“From doing research with the project and participants over time, I realized that my students were learning so much more than the mechanics of writing,” she says. Pierce adds, “In one of my studies, I asked participants if I should revise the project to include face-to-face contact instead of working anonymously in Google Drive. ‘No way!’ said one of my participants. ‘We are just learning how to teach and talk with students, and it is an advantage to ponder responses without the student looking right at me when I might make the wrong or insensitive comment.’ That insight from my research helped me understand that beginning teachers are really learning how to teach and mentor students through the project.”

Due to the intimate nature of sharing stories about resilience, the eighth graders open up to their Rider mentors in ways that were not expected. “They reveal themselves. They can be silly, serious, sad, and some of them are even silent,” says Pierce. “This is a powerful mentoring tool. My beginning teachers take this very seriously and they want to hear what these eighth graders have to say.  And frankly, there’s nothing more powerful in the world than to believe that somebody wants to hear what you have to say.”

Q&A with Dr. Kathleen Pierce

What do you love about your job?

I love working with people, and I love the excitement of the adults in our program when they’re learning something new or understanding something about their own perceptions of teaching. They are very childlike in their enthusiasm for figuring that out and then wanting to get into classrooms to do it themselves.

What is something about you that would surprise people?

Two jobs I really enjoyed before I got my first teaching job were working in a bakery and working in a record shop. I still enjoy talking with people about food and music! Working full time at Sam Goody paid my way through undergrad.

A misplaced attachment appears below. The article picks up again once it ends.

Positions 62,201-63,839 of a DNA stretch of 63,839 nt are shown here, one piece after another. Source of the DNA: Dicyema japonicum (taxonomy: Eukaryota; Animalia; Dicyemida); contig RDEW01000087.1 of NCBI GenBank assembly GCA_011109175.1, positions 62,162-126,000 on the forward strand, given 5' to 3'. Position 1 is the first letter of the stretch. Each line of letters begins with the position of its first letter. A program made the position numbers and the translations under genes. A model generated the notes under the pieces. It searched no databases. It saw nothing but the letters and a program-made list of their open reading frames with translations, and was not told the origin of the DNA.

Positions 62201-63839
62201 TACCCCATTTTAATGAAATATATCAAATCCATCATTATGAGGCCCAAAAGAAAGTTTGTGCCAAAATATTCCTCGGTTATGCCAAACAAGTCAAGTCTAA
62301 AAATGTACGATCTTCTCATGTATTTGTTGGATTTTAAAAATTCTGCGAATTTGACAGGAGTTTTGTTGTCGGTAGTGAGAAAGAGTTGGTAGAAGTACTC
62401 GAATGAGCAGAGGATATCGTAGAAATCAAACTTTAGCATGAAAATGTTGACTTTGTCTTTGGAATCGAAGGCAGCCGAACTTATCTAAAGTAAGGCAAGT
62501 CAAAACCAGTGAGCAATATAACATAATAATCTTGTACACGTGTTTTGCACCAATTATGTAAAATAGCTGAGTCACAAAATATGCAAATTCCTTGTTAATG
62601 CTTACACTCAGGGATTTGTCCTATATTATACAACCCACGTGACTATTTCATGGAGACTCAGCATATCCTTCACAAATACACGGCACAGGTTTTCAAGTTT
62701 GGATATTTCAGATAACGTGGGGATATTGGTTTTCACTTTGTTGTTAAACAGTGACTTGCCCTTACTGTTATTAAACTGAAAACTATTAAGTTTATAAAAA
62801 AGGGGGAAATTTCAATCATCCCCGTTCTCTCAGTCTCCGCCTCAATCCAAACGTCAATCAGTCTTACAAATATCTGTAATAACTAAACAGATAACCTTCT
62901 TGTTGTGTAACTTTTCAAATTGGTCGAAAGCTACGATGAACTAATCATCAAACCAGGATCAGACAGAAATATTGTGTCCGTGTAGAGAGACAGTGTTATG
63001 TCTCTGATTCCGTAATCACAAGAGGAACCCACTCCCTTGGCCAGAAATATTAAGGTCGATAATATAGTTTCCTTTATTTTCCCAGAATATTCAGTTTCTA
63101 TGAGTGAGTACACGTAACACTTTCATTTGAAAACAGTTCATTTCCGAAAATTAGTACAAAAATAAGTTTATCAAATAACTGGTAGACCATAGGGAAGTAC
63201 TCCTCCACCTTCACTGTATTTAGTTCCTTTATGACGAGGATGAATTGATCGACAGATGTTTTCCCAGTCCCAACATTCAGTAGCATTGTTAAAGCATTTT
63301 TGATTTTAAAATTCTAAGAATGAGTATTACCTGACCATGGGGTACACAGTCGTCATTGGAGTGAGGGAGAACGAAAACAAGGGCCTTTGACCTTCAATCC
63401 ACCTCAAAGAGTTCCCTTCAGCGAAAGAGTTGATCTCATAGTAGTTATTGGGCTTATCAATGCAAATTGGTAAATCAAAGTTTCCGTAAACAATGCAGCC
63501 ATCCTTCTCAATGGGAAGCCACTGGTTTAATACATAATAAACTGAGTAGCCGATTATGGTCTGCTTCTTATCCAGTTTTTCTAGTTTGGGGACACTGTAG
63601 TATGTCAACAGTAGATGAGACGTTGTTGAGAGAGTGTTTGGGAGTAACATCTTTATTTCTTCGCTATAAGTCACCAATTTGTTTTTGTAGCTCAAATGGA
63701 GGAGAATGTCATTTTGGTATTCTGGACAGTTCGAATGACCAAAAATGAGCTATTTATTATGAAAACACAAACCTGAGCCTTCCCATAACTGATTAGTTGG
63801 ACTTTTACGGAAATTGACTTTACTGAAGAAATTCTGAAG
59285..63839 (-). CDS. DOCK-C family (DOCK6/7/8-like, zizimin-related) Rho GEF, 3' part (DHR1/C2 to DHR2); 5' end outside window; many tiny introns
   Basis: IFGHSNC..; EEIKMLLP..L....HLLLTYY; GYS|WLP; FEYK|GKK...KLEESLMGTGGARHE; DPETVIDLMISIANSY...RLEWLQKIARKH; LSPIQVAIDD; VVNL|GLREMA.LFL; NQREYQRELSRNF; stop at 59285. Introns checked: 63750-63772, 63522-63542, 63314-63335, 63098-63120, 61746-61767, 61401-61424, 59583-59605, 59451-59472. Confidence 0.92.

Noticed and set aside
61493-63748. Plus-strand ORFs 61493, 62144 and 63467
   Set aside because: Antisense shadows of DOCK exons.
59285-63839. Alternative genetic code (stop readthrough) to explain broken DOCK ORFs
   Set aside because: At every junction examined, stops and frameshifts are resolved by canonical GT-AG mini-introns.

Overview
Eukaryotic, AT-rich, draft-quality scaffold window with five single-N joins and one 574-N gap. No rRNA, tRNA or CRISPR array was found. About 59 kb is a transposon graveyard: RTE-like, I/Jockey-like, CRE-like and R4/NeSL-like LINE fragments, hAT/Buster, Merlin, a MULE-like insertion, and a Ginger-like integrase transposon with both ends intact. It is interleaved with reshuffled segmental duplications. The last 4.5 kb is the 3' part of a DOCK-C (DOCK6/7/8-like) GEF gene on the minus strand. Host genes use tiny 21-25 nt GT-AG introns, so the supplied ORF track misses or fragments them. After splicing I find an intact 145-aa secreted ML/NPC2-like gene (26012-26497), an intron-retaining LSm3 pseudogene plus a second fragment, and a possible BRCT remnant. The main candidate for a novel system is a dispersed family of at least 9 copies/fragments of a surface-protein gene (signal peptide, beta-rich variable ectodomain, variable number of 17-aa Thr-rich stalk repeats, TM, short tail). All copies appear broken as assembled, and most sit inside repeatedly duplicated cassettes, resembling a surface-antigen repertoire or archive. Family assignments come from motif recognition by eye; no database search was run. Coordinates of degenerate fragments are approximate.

In addition to your faculty role, you’re also the program director of Rider’s Shakespeare Festival. Can you tell us more about that?

About 12 years, ago I was challenged to create a festival at Rider where middle school and high school students would bring Shakespeare pieces for performance on our stage. It’s evolved into two full days, with diverse secondary students from all over the region preparing for the festival, then meeting at Rider to share work and fun together. My colleagues from across the University conduct workshops on topics like speaking Shakespeare’s language, combat choreography, and country dancing. Then we go into the theater for the afternoon and five or six groups perform their presentation of Shakespeare. At the end of the festival, our theater faculty offers commentary on each of the performances, and we give awards to each group for things like Fidelity to Text, Spirit of the Festival, Social Relevance, and Inventive Reimagining of Shakespeare.

What advice do you have for people who want to change careers and become teachers?

Grab and enjoy as many experiences outside the classroom as possible, whether it’s in art or athletics or travel. That way you’ll have lifelong hobbies and interests to keep yourself refreshed as a human being, and you’ll be a lively, refreshing teacher and adult for kids to look up to and enjoy.

What sets Rider apart from other universities?

I think it’s a unique little gem that is small and intimate. I work with my students as colleagues, and the personalization goes a long way to enhance all our learning. That’s something you don’t necessarily get in a large university, like the two I attended in my post-baccalaureate experiences. When I enter my classes and seminars at Rider, it feels like a bunch of friends have gathered. I really value that.